Some broader perspective is important.  Without debating what portion of production goes to medical vs recreational use, the sad fact is that the US uses twice as much electricity and spends 6-times more money on it for indoor Cannabis than for all other pharmaceuticals combined. In any case, as noted above, both need to be addressed (not just the relatively large one).  

Aside from what the numbers do or don’t say, it’s not constructive to deflect attention away from one legitimate problem to an ostensibly bigger one. There is no one cause of climate change, and thus no one solution.  We need to find emissions reductions anywhere and everywhere we can. It is not a zero sum situation.  Cannabis is a rare “sector” where energy efficiency has sadly never been a serious focus – it is arguably four decades behind the rest of the economy when it comes to getting smart about energy using technology.


Many are waiting to see an industry more forthcoming about its carbon footprint and one that signals more interest in managing it and raising consumer awareness.  High Times has an opportunity to become part of that process.  To imply that the problem sits solely with the energy companies (and the fuels they choose to make electricity) surely addresses only half the problem.  Incumbent on media in particular is careful reading of their source documents and fact-checking that readers expect.


Evan Mills

Post-script:  High Times wrote the following response (last entry on this page).

Quickly, the following two mistakes that I pointed out originally were somehow repeated in HT’s response:

  1. HT repeats the error of stating that the study found indoor marijuana to use “1% of US energy”.  It is 1% of electricity, which makes a world of difference.

  2. You continue to cite the working paper, rather than the much more extensive final peer-reviewed journal article.

HT repeats their skepticism about numbers of fans assumed.  As pointed out before, this is a red herring, as the assumption has little meaningful impact on the results or the conclusions.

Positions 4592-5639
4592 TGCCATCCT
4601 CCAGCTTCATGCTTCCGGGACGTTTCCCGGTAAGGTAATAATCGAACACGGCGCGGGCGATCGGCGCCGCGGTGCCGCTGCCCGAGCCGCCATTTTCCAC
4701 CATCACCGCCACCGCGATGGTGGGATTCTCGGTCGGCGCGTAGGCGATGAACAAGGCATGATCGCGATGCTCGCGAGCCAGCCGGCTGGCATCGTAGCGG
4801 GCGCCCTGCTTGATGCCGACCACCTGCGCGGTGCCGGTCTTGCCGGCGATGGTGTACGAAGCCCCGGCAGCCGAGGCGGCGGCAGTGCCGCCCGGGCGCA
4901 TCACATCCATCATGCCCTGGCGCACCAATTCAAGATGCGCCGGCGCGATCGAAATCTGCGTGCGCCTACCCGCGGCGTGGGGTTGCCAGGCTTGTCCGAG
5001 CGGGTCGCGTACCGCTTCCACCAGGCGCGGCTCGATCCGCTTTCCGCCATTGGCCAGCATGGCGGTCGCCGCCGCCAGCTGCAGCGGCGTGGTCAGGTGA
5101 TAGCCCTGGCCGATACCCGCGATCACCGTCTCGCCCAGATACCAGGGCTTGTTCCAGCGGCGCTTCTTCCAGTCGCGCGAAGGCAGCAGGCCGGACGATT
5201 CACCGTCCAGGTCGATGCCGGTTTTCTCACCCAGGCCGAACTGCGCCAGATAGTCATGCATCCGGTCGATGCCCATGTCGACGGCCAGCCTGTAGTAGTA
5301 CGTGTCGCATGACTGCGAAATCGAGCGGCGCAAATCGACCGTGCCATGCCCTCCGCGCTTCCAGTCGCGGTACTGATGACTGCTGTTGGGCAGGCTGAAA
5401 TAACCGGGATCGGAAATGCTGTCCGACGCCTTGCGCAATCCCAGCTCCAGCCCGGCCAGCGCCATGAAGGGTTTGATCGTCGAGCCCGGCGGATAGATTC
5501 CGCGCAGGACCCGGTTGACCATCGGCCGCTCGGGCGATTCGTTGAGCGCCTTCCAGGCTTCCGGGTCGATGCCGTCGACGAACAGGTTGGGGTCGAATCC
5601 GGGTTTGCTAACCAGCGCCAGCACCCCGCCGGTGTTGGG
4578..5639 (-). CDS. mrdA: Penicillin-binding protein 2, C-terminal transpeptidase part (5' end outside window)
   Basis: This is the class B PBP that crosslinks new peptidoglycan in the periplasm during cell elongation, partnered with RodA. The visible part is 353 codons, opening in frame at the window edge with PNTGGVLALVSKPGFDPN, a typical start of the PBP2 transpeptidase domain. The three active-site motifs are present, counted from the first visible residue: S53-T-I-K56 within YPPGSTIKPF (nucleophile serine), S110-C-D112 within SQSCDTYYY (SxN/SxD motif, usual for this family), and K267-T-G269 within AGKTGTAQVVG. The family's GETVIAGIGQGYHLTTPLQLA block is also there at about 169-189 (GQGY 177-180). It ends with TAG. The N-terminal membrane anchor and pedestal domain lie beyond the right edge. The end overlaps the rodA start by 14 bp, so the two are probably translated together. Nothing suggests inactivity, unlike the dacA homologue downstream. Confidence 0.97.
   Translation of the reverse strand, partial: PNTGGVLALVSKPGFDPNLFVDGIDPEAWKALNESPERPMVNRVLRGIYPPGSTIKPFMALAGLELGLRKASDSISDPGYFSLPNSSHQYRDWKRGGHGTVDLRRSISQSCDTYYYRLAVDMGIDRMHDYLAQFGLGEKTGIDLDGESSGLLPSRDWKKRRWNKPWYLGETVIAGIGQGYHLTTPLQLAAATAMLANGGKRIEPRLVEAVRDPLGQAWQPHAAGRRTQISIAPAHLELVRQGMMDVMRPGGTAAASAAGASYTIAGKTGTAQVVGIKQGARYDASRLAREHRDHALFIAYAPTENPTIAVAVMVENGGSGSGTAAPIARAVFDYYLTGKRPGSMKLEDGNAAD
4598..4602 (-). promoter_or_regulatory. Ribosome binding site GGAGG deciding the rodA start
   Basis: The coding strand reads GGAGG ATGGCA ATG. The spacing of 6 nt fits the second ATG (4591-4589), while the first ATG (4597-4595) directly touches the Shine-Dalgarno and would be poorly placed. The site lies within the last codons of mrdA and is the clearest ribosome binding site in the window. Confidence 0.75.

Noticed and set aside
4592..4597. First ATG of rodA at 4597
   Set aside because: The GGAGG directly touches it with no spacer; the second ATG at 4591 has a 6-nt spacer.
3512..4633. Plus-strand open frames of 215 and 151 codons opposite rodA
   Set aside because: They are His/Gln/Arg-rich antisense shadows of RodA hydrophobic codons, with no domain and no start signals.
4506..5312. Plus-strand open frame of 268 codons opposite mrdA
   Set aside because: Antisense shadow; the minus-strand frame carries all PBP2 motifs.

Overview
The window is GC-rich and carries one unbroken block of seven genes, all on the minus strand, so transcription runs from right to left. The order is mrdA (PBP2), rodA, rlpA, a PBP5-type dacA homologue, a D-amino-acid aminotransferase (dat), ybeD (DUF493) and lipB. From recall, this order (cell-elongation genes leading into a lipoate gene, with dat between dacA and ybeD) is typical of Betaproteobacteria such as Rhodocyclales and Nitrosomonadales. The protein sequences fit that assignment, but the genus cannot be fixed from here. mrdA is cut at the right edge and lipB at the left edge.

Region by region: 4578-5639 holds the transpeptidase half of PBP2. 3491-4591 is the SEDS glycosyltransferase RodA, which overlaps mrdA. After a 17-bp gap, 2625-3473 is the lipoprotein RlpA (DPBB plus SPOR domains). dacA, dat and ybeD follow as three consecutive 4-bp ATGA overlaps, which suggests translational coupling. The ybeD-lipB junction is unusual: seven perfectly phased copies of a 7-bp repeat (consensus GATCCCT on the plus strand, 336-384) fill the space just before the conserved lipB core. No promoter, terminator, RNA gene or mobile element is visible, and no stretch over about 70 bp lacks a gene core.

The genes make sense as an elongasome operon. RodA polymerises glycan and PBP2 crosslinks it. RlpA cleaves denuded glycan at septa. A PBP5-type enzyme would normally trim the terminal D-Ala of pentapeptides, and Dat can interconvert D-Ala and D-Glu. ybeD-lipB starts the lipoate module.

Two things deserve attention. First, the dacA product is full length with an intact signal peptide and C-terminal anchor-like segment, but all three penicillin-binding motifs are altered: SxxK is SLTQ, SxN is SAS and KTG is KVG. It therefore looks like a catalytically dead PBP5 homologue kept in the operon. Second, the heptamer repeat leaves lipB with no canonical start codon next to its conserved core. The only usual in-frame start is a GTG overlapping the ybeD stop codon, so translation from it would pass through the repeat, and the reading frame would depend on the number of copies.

Some new points are raised, and confusion injected.

HT seems to say that dehumidification is only required in a closed-loop room.  That is certainly not the case in large swaths of the country (including California’s North Coast) where the outdoor humidity is higher than allowable indoors, not to mention the huge amounts of moisture introduced through irrigation.

Saying that running the lights at night eliminates the need for heating is quite odd.  At indoor set-points of 75-80F, there is clearly a need in most parts of the country to condition outside air when the lights are off (6h/day in veg and 12h/day in flower).  The converse is true for cooling.  Cooling loads will materialize whenever the outdoor air rises above the indoor set-point.  Of course, scheduling lighting to minimize HVAC needs is a fine thing to do.

The study does not assume that combustion is the sole way of introducing CO2; it also looks at compressed tanks.  They have embodied energy as well, for which citation is provided.  In any case, the humidity associated with this is another red herring (trivial compared to other sources).

Sorry, but the share of indoor versus outdoor production is not computed using relative potencies.  That would, as you say, be silly.  That said, assuming that a value from 2006 holds today would not be accurate; there has of course been a huge shift from indoor to outdoor since then.  The assumption used in the study comes from people working in the industry. In 5 years of quite high visibility no one has quibbled with the assumption.  Also, the study actually did not apply a growth rate to the c.2006 production level, and so that assumption is actually a conservatism in that regard.  In any case, whether the national energy cost is $6 billion per year (as estimated in the study) or $2 billion or $10 billion, the policy implications are effectively the same.  The problem cannot be waived away.

The question was raised about whether US pharmaceutical energy expenditures of $1 billion per year should be compared to that of Cannabis’ $6 billion per hear, given that 40% of the legal drugs americans take are manufactured overseas.  Another red herring.  The “adjusted comparison would be $1.7b vs $6b, which is still a factor of more than three higher.  There is no qualitative difference in the underlying point being made.

I actually have no “bias against the cannabis industry” or legitimate medical uses of its products, but, do have one against excessive avoidable energy use and associated greenhouse gases wherever they can be found.  Marijuana is hardly being singled out here.  On the contrary, it has had a free ride for decades while all other energy uses have had to come into the 21st century.

We are left where we started: an emergent environmental problem about which little is being done. Rather than waiting for unsympathetic regulators to step in, the industry would do well to be less defensive and more proactive about owning its history and moving forward into a greener future along with the rest of us.